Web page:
Gubernatorial Candidates Banking On ‘Medicare For All’ Enthusiasm Instead Of Playing It Safe
Although the Democratic party is split on whether to champion a progressive idea that could make candidates vulnerable to attack from Republicans, many on the trail are being vocal about their support for "Medicare for All."
The Washington Post:
Tossing Aside Skepticism, Democratic Candidates For Governor Push For State-Based Universal Health Care
Wherever he takes his campaign for governor, Abdul El-Sayed is followed by activists handing out information about “Medicare for all.” When he grabs the microphone, El-Sayed makes a promise: He’ll bring universal health care to Michigan. “Why can the CEOs of big insurance corporations take home $13 million a year when 600,000 Michiganders still don’t have access to health care?” asked El-Sayed, who is a doctor, at a campaign stop last week in one of the state’s poorest cities. “When are we going to have leadership that stands up for statewide Medicare for all?” (Weigel, 8/5)
Single-Payer, Once Shunned, Makes A Comeback In Colorado Governor's Race
Two years ago, 79 percent of Colorado voters rejected a ballot initiative to create a single-payer health system. Today, the idea — rechristened "Medicare for all" — has become a raison d’etre for Democratic candidates such as five-term Rep. Jared Polis, who recently beat back a crowded gubernatorial primary field in the purple state to take on Republican nominee Walker Stapleton. (Haberkorn, 8/3)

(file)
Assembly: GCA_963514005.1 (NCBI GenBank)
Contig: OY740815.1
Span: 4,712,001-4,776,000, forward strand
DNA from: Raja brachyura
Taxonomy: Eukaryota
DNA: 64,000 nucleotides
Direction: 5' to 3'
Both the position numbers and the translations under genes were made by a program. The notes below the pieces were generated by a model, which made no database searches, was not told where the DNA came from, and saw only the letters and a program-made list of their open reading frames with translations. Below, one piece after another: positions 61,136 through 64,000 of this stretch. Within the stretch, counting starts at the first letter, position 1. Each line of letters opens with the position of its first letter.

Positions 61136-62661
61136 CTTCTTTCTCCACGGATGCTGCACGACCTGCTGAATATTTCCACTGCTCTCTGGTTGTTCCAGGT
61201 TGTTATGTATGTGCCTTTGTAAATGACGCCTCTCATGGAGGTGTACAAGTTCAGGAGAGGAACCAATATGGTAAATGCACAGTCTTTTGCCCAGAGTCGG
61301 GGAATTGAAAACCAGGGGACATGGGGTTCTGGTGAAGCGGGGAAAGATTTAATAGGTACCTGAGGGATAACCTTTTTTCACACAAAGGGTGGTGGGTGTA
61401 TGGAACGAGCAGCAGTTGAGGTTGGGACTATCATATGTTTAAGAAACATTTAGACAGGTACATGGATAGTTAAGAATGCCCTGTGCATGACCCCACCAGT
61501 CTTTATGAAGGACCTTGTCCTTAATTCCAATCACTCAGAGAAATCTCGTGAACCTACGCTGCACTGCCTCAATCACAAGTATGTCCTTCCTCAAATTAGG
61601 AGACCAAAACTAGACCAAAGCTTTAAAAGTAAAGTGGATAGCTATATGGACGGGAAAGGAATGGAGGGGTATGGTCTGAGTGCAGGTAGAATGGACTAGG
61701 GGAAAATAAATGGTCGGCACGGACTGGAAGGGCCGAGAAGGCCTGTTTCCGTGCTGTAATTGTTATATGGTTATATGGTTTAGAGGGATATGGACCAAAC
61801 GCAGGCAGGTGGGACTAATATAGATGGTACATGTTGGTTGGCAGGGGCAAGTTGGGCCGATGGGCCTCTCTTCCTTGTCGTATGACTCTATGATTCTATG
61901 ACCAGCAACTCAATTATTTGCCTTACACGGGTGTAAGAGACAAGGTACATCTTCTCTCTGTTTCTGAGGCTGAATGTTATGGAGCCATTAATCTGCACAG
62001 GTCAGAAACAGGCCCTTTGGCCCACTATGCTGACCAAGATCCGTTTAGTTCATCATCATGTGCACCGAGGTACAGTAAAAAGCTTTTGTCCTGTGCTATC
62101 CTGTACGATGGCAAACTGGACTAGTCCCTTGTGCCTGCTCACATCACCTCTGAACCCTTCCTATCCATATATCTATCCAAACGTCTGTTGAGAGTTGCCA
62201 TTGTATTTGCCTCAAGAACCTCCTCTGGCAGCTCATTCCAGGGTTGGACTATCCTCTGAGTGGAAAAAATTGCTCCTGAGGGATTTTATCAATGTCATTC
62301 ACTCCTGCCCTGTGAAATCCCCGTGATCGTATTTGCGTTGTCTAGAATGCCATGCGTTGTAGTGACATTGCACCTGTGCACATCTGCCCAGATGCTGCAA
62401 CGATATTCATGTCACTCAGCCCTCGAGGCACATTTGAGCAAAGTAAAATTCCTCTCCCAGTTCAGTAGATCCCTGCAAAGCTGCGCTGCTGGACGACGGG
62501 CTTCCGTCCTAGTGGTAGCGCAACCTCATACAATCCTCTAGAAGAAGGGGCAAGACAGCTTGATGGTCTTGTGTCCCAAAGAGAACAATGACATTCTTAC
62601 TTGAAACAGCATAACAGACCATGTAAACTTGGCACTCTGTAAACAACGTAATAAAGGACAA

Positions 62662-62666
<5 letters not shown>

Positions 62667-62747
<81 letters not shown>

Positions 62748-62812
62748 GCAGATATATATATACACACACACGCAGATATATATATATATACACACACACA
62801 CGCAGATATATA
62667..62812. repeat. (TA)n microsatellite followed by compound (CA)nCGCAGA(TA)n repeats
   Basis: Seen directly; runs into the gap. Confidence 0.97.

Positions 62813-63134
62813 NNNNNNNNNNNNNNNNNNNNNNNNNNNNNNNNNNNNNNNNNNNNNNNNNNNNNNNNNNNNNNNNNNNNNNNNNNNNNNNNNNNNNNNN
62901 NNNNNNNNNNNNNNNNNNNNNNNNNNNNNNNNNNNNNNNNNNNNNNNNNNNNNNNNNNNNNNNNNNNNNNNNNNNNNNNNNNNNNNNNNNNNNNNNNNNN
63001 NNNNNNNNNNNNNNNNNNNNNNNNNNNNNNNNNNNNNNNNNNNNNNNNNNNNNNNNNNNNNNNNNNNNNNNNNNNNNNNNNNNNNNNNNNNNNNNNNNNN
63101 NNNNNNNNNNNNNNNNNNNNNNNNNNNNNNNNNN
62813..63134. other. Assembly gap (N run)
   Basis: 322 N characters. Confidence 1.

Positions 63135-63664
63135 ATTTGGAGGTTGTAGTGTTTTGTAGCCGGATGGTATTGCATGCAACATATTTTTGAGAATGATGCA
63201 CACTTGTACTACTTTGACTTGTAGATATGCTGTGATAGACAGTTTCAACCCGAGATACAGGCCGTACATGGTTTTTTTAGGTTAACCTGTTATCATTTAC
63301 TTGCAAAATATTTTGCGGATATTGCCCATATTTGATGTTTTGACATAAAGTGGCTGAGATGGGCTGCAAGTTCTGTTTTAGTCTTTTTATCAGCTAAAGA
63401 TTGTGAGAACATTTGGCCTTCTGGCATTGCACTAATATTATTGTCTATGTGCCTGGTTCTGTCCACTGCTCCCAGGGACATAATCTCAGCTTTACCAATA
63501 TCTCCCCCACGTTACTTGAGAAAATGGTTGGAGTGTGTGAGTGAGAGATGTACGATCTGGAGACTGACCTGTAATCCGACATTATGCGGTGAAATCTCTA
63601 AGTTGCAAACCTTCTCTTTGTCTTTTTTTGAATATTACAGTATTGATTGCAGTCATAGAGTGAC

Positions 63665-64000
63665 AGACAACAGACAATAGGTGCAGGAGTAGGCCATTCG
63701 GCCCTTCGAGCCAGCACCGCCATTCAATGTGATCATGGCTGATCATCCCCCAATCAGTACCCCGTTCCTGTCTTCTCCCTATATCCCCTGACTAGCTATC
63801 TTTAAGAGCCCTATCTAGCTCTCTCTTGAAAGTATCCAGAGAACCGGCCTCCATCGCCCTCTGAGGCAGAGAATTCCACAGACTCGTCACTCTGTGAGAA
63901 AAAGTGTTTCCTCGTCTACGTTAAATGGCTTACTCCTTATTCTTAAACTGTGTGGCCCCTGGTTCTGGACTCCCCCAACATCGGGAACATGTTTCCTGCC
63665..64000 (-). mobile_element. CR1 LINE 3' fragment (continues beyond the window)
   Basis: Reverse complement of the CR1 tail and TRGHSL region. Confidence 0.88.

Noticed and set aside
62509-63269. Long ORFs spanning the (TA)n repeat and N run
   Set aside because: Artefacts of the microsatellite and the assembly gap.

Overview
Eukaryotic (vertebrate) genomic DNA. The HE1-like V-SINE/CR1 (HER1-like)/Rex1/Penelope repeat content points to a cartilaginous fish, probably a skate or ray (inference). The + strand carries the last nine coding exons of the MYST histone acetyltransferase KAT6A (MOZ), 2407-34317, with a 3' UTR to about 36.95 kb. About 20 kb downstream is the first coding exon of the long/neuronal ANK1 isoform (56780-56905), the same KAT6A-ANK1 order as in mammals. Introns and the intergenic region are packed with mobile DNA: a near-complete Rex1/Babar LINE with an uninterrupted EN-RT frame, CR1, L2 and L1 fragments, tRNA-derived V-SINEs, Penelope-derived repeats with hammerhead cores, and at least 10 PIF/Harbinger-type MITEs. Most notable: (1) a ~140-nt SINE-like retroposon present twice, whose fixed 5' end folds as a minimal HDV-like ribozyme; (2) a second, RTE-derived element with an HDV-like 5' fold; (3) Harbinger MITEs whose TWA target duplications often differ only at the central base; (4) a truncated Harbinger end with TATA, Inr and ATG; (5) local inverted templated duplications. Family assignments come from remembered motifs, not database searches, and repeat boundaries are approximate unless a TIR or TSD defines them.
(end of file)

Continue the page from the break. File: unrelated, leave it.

The Washington Post Fact Checker:
Do Democrats Have A ‘Plan’ To Cut Medicare Spending By $800 Billion?
When the chips are down, you can always count on either political party to run Medicare attack ads. Polls indicate a neck-and-neck race in Ohio’s special election on Aug. 7 pitting Danny O’Connor, a Democrat, against Republican Troy Balderson to fill the state’s vacant seat in the 12th Congressional District. O’Connor has made headway by charging that Balderson’s support of President Trump’s debt-financed tax cut will lead to reductions in Social Security and Medicare spending, such as by raising the retirement age. In one ad, O’Connor says he stands “against any cuts to Social Security and Medicare” — potentially an unrealistic pledge, given the burdens placed on old-age programs by the retirement of the baby-boom generation. (Kessler, 8/4)